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I was reading some code to use an on an arduino ATMEGA328P and I can't figure out what this line of code does.

ASSR &= ~(_BV(EXCLK) | _BV(AS2));

I know that ASSR is the Asynchronous status register and that EXCLK are AS2 are bits in that register. I'm pretty sure that _BV() is used to set that bit, correct me if I'm wrong. What I don't know is what this code actually does? It seems like that this code uses bitwise operations to compare the register ASSR to a single bit (~(_BV(EXCLK) | _BV(AS2))) and then sets that register to a single bit, one or zero. This doesn't make any sense to me since this register is 7 bits large and can't be compared to a single bit. Any help is appreciated, thanks.

Relevant documentation:

ATMEGA 328P datasheet

AVR Libc page

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I have little experience in Arduino but it looks like that line it's clearing the bits EXCLK and AS2.

From the context BV() should give you the bit weight.

AS2 is bit 5 (counting from the right starting from 0) on the register, then _BV(AS2) should return 32 (\$2^{5} = 64\$). By the same logic _BV(EXCLK) should return 64 since EXCLK is bit 6.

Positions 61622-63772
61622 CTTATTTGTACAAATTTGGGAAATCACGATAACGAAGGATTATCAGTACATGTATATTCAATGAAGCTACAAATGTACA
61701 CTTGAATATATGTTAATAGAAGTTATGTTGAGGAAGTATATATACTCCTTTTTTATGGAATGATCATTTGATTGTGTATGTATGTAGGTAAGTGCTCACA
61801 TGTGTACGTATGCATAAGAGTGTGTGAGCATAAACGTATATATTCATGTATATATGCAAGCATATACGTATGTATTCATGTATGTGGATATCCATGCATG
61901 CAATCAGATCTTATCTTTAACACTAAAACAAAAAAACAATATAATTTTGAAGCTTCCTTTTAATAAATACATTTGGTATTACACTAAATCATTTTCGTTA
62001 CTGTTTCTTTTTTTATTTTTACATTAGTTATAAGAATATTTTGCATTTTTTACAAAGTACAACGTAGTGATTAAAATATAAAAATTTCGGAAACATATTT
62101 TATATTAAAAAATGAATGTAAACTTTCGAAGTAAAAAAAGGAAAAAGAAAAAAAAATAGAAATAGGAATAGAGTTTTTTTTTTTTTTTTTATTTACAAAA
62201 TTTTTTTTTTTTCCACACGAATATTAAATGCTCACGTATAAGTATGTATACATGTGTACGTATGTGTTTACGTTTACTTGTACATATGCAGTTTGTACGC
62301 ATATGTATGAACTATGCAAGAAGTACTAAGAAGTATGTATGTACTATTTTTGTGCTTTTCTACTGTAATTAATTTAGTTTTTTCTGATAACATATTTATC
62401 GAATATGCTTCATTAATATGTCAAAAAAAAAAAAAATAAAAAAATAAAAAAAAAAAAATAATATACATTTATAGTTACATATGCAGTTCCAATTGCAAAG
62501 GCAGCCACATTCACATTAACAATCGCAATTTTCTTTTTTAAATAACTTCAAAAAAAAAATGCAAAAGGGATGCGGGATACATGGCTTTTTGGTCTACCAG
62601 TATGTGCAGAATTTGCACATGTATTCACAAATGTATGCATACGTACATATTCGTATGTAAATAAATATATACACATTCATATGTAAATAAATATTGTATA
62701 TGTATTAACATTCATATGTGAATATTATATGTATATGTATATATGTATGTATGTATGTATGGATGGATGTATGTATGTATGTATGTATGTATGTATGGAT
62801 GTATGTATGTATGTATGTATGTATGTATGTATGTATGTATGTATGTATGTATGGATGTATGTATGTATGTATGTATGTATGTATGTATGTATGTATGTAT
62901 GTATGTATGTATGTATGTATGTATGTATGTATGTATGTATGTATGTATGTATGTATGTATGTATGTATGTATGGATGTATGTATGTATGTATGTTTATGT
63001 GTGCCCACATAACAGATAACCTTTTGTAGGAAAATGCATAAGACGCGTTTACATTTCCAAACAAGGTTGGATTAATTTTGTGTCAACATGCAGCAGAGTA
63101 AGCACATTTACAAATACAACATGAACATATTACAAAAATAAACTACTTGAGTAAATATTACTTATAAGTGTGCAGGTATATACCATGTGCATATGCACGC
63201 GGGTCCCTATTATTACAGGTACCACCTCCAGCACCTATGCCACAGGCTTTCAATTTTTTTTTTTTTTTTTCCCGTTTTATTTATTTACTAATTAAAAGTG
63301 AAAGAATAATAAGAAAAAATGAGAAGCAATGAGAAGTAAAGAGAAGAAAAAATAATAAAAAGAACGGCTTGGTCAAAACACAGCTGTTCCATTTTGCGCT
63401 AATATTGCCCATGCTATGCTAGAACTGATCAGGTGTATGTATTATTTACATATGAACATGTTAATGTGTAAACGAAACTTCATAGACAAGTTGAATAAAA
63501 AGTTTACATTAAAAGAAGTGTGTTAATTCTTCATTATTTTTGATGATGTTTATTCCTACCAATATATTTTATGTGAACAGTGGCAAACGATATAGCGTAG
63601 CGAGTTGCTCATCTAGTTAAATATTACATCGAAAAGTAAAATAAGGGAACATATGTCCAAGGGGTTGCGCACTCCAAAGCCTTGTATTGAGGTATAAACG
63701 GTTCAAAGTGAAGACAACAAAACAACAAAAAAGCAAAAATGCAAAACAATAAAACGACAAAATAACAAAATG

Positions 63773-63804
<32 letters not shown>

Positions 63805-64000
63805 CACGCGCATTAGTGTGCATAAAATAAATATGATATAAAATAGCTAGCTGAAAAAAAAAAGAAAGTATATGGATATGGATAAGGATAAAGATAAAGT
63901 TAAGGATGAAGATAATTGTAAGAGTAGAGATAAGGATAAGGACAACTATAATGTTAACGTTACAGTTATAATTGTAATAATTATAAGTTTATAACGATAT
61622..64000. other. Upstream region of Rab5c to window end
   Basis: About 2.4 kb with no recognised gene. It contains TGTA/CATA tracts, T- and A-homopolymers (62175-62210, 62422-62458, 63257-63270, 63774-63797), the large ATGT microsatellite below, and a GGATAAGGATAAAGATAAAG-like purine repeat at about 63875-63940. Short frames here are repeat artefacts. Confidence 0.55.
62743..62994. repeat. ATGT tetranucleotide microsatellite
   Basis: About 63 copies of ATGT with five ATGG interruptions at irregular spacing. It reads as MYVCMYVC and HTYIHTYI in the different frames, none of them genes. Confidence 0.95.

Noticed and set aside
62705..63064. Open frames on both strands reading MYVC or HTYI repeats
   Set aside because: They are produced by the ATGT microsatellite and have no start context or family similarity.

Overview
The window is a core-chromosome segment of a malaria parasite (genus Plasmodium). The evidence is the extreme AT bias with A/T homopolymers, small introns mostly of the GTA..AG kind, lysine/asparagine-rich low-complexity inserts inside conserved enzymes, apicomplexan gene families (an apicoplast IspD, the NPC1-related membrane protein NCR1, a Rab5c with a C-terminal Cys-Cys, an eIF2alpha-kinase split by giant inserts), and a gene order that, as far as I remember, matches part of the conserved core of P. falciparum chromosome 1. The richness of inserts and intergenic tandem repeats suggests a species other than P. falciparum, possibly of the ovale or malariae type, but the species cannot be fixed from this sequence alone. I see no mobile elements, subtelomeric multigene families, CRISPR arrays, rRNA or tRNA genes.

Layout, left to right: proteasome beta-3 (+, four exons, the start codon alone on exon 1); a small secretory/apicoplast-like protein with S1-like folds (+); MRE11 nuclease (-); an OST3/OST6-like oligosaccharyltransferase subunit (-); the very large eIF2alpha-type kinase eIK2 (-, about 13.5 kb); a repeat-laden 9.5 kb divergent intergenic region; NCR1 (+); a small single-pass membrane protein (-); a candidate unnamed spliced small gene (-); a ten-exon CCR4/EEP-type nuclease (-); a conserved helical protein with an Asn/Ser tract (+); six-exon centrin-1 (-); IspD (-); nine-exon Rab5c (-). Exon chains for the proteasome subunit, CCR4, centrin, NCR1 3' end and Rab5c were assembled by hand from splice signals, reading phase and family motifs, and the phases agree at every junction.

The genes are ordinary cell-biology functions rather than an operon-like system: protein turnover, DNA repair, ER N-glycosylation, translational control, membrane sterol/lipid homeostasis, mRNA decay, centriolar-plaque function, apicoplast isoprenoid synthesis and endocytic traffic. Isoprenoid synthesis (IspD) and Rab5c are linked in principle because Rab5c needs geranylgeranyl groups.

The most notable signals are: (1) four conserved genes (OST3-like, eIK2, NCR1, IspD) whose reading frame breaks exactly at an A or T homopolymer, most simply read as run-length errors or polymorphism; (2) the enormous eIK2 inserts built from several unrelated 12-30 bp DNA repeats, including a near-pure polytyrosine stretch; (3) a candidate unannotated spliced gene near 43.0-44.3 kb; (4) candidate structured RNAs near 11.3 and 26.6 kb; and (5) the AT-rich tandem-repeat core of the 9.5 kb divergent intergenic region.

so in binary we have

_BV(AS2) = 00100000 and _BV(EXCLK) = 01000000

When we or these values we get 01100000

the ~ inverts the values so we get 10011111

Then the &= keeps all the bits that are 1 on the previous result unchanged and sets the remaining bits (5 and 6) to 0.

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  • \$\begingroup\$ Thanks, this makes sense. I should have seen that _BV() returned a byte instead of a bit. \$\endgroup\$ – Cate Nov 2 '14 at 1:05
  • \$\begingroup\$ As Ignacio said _BV()can also be seen as a right shift (in fact that is the way it is defined). \$\endgroup\$ – Bruno Ferreira Nov 2 '14 at 1:12
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_BV is a macro that performs a left shift. EXCLK and AS2 are bit positions within their register. So the code ORs the bit values together, inverts the whole thing (all 8 bits), and ANDs them with the register. In short, it clears those bits.

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